"I've never seen more depressed people in my life than I did in Cannes last month."
So said ex-Miramax president Mark Gill in a provocative June 2008 speech headlined "Yes, The Sky Really Is Falling," about how bad things are right now in the independent-film world.
But along with his dire analysis — "it will feel like we just survived a medieval plague; the carnage and the stench will be overwhelming," Gill said of what the landscape will be like for those who survive the current shakeout — the indie veteran offered his colleagues a few glimmers of hope.
Among them, he listed the notions that "there actually is a growing audience for quality," and that "in this Darwinian new future, there will absolutely be a premium for good films on TV, pay-per-view, on-demand, Internet — or whatever that large pipe that goes to all of our houses will be called."
There's no Holy Grail on "that large pipe" yet, no one-stop Web shop for easy-to-find, easy-to-watch indie content. Not yet, anyway.
But some sites are working to serve that "growing audience for quality" — and the indie filmmakers they admire. Among them:
• Slamdance.com, the Web home of the festival that's been the beginner-filmmaker alternative to Sundance since 1995. Regular Web-watchable features include Anarchy, an online short-film competition judged by the site's audience, and $99 Specials, a series of short films shot in 99 days on an under-$100 budget. The latter spawned the TV series Significant Others, which ran two six-episode seasons on Bravo.
• Jaman.com, a favorite of film blogger and About.com indie-movie guide Marcy Dermansky. It's got a slick, eye-friendly interface, user-powered social-media features including an inventive "Find by Mood" feature that helps you find the right weepie for a rainy afternoon, and streamable, ad-supported freebies both classic and new. And for those disinclined to spend two and a half hours in an office chair watching a Bollywood musical, it's even got an interactive how-to on hooking your computer up to your TV.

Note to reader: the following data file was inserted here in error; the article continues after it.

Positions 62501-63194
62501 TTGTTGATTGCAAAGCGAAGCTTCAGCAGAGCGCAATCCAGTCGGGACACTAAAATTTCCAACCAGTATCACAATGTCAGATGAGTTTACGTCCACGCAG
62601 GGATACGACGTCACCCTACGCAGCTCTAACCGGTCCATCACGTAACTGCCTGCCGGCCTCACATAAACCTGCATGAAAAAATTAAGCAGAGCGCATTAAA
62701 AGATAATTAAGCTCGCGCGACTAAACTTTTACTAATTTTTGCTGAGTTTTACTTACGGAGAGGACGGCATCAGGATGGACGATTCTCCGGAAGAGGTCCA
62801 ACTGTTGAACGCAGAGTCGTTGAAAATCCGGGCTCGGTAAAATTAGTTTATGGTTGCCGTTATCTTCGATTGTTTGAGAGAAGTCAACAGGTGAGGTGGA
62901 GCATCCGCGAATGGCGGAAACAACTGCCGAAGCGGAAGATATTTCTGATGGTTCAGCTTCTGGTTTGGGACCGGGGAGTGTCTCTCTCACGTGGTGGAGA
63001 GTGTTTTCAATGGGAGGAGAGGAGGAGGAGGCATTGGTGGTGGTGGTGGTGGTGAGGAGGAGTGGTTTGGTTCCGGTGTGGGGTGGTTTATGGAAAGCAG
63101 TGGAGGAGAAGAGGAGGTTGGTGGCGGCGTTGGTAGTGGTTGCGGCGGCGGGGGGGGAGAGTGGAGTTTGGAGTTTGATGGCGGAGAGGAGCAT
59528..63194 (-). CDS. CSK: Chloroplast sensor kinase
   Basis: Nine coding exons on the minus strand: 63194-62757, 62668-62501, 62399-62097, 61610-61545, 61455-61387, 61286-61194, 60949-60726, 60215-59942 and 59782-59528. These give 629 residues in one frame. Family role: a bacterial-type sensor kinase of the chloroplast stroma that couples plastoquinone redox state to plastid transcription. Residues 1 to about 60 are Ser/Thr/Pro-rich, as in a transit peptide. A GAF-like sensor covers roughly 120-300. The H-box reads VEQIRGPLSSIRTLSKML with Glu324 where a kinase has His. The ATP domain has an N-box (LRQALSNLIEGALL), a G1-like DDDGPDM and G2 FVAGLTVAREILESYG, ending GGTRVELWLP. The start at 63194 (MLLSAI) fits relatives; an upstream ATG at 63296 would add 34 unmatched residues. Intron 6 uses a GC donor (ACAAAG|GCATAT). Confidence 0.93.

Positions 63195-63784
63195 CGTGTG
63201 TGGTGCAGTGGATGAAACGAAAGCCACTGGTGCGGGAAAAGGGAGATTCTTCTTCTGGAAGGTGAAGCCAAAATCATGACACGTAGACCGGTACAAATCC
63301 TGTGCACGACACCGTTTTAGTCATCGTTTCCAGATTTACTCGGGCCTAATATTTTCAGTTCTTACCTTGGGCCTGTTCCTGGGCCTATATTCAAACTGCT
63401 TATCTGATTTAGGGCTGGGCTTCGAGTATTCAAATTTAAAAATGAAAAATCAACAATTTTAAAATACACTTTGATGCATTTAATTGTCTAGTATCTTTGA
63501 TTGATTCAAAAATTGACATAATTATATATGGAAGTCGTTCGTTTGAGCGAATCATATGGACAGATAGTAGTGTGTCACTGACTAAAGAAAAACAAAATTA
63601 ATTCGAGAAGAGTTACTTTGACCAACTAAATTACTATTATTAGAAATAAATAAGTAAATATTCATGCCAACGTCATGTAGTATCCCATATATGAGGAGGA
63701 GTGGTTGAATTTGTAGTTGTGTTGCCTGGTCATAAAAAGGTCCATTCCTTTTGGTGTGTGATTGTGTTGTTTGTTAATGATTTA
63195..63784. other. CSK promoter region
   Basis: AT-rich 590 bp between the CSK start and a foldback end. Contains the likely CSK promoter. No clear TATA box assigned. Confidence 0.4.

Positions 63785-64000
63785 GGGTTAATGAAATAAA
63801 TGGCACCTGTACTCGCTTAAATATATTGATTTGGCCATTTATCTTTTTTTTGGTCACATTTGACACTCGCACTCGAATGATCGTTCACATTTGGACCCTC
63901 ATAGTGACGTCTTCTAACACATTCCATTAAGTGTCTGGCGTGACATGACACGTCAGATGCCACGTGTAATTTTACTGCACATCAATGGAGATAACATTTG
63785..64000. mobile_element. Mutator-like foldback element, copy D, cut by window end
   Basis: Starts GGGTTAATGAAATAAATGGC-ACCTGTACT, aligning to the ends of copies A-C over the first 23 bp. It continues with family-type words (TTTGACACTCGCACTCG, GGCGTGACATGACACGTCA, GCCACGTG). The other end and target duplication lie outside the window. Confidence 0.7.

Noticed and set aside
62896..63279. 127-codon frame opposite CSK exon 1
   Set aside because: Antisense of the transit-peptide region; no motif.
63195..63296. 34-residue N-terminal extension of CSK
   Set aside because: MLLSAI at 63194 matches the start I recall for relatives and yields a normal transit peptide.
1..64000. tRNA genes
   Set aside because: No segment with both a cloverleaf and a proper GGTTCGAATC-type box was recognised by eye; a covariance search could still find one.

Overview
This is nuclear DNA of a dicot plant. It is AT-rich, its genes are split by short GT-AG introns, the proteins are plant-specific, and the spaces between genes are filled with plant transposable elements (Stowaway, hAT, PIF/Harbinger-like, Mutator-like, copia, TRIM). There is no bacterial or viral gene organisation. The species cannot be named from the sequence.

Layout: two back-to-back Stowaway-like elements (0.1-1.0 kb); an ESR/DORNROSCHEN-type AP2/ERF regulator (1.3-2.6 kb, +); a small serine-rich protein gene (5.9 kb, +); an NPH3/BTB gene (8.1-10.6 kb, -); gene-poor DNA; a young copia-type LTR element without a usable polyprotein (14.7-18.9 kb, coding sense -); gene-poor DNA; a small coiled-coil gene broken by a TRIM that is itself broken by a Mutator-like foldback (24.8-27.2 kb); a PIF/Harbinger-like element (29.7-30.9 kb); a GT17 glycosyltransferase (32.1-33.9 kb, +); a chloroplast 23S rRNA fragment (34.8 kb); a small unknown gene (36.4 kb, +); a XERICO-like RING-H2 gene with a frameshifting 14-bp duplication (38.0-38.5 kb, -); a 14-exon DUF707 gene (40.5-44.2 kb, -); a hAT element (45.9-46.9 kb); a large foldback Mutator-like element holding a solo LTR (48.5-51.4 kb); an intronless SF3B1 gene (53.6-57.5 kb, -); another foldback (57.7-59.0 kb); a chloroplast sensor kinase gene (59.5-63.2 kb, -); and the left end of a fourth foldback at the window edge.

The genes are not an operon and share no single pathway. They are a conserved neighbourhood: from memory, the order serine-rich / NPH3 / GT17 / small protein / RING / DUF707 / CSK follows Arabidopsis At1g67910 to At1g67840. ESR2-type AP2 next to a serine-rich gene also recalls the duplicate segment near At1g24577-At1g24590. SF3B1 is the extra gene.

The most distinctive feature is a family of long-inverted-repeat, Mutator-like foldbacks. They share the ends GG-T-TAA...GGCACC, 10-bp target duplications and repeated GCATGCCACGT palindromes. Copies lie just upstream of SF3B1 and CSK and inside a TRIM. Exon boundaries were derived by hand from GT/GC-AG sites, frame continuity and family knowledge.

• SnagFilms.com, recommended by James Rocchi, senior writer at the movie blog Cinematical. It's documentary-fan do-gooder paradise: Browse by topic (politics, health, music and arts, etc.) or by channel (ITVS, National Geographic, PBS and so on), or search by filmmaker. Find something that sounds good? Watch online, then introduce the impassioned auteur you've just discovered by embedding her whole movie on your blog. (Or your Facebook page, or ...) And if you're moved to action, SnagFilms invites you to support the cause she's documented by donating to a charity she's selected.
Among bigger players, Netflix's Watch Instantly feature (and its TV-connected option), Amazon's Unbox service (and its partnership with TiVo), and Apple's iTunes (and its allied AppleTV) all offer a varying selection of indie films to watch online, download and play later, or push to your TV.
But most of the films you'll find at the outlets listed above will need to have found a distributor or won a film-festival slot — both increasingly rare these days.
Which is where the just-launched IndieRoad.net sees a niche. The site aims to be a kind of indie-movie iTunes: Filmmakers submit their films; you buy, download and watch.
The pitch, explains co-founder Vince Di Pierro, is that IndieRoad is the brainchild of indie-industry veterans, who are scouring festivals and film-school campuses for up-and-comers and screening submissions for quality.
That expert filter is meant to help indie auteurs dodge what Cinematical's Rocchi describes as the YouTube dilemma: "I've made this piece of art — you can find it between the Mentos experiment and the sleeping cat."
The hope, says Di Pierro, is that without the clutter, on a site devoted exclusively to indie films, one of those up-and-comers will find a following — and that Di Pierro and his partners will be able to work their connections and broker a more traditional distribution deal.